Go back over the work you did in Unit 1, especially your results from the Thinking Styles website. Were you a Monarchic, Hierarchic, or Oligarchic-Anarchic thinker? (If you would like to review the categories, click here.)
Each type of thinker has particular strengths and weaknesses when it comes to planning. Here are some brief suggestions, depending on the type of thinker you are.
Your Strength: Monarchic thinkers have incredible focus on their highest priorities, honing in on one or two most important issues at a time. If you are a monarchic thinker, take advantage of your own sense of focus and direct that to your big projects: term papers, midterm and final projects, etc. You might want to see if you can find ways to steer your smaller projects and discussions back to issues, ideas, and concepts you will cover in those major projects.
Your Challenge: Just because you cannot relate a reading, discussion, or other work back to the project you are most focused on does not mean they aren’t important. It help to take time to stand back and make time for the small assignments, even if they don’t seem as urgent. After all, your instructor and course developer included these for a reason.
Your Strength: If you are a hierarchic thinker, you probably wondered why we spent so much time on planning. After all, planning probably comes naturally to you, and you should have no problem coming up with a strategy for dealing effectively with most units.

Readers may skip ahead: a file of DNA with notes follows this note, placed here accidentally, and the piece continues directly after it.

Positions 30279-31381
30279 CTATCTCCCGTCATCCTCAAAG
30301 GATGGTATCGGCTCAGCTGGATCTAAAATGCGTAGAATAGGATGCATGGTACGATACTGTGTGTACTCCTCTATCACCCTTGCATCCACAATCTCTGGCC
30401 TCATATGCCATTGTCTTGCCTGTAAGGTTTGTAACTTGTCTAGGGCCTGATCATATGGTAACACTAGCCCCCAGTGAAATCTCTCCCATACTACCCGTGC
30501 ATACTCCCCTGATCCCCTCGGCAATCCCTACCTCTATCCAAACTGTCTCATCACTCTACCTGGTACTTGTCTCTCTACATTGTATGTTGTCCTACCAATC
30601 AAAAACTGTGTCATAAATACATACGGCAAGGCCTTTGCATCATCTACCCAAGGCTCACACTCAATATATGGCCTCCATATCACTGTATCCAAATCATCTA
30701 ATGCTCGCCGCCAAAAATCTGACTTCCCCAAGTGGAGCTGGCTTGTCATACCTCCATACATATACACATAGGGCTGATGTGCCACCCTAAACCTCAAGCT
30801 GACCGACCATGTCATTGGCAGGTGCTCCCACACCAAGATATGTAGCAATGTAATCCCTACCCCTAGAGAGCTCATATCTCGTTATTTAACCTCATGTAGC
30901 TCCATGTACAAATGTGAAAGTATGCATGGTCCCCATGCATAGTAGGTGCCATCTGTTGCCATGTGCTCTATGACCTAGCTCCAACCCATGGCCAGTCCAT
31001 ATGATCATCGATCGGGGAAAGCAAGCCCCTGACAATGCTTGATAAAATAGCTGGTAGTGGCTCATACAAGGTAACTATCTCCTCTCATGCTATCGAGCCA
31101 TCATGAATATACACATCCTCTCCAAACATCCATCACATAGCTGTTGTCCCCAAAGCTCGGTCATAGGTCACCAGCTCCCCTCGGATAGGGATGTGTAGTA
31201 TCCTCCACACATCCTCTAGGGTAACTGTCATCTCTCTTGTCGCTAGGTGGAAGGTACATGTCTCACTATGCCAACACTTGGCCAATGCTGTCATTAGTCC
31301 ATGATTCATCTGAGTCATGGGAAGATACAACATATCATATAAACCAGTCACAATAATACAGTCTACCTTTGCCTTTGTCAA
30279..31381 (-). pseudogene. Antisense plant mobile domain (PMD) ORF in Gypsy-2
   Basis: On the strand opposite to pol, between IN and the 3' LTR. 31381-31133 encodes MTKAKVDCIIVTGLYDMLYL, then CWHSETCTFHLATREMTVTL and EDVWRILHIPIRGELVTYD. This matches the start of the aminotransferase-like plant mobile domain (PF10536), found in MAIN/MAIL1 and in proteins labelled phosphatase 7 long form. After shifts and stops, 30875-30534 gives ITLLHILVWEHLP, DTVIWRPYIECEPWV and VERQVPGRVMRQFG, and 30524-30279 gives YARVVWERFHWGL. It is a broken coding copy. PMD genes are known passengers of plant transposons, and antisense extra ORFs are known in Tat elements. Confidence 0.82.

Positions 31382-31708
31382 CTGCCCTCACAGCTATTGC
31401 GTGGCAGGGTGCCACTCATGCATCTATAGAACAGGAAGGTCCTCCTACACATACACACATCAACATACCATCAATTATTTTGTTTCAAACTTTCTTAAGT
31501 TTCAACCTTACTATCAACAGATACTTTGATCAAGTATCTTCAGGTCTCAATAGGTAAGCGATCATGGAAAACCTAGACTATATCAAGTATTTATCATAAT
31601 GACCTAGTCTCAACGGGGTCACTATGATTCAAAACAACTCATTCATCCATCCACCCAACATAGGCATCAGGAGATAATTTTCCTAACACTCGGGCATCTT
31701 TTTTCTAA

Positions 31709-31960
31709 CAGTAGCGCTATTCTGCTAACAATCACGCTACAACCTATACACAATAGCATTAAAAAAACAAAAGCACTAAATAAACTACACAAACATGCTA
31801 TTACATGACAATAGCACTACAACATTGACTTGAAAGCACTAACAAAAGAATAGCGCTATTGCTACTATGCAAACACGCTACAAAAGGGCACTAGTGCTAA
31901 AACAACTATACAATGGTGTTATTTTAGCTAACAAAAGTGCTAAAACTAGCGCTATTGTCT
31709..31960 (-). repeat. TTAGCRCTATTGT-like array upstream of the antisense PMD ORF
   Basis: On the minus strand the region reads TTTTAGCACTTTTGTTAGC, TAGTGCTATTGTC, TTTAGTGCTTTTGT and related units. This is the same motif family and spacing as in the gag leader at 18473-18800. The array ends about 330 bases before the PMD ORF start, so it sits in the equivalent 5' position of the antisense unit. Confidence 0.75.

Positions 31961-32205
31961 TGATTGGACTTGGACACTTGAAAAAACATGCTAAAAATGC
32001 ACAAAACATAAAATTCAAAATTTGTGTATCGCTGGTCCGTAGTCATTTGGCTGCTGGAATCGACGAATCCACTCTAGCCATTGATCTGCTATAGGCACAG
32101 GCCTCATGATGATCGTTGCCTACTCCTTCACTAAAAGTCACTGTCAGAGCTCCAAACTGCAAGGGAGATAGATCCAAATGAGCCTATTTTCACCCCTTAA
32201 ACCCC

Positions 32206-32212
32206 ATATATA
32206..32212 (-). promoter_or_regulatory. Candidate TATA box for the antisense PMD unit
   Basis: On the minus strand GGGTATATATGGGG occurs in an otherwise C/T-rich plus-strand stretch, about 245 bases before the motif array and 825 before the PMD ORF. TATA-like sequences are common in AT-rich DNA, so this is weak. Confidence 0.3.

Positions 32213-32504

Your Challenge: Just because you have a plan in place, doesn’t mean everything will work out as planned. Sometimes, things may take longer than you have scheduled or may not be as important as you first thought. You also may want to double-check your study priorities with your professor and classmates. Be flexible with your Study Plan as the week unfolds, remembering that the Study Plan is only a tool to help you to reach a goal: learning.
Oligarchic or Anarchic
Your Strength: If you are an oligarchic or anarchic thinker, you may wonder why everyone worries so much about planning. After all, your strength is probably your ability to juggle several projects at once without worrying too much about what’s most and least important. You also have the ability to let various projects, insights, and lessons blend together, which means that you are often good at relating lessons from work to your studies in class or seeing the importance of news items you see or read to bigger issues you are writing about in a paper. Take advantage of your ability to be flexible, adaptable, and quick on your feet.
Your Challenge: There are two extremes that may seem tempting to you that you should watch out for.
- One is underplanning: Just because you normally can keep several projects, readings, discussions, etc. going at one time, doesn’t mean it isn’t a good idea to have a basic Study Plan that you can fall back on if you need it.
- The other is overplanning: If you have had trouble taking on too much in the past, you might try to extensively plan your work for the week, only to ditch your plan completely when you come up against a conflict. It’s important to make a plan, but to keep it flexible enough that it will work for your more adaptable personality.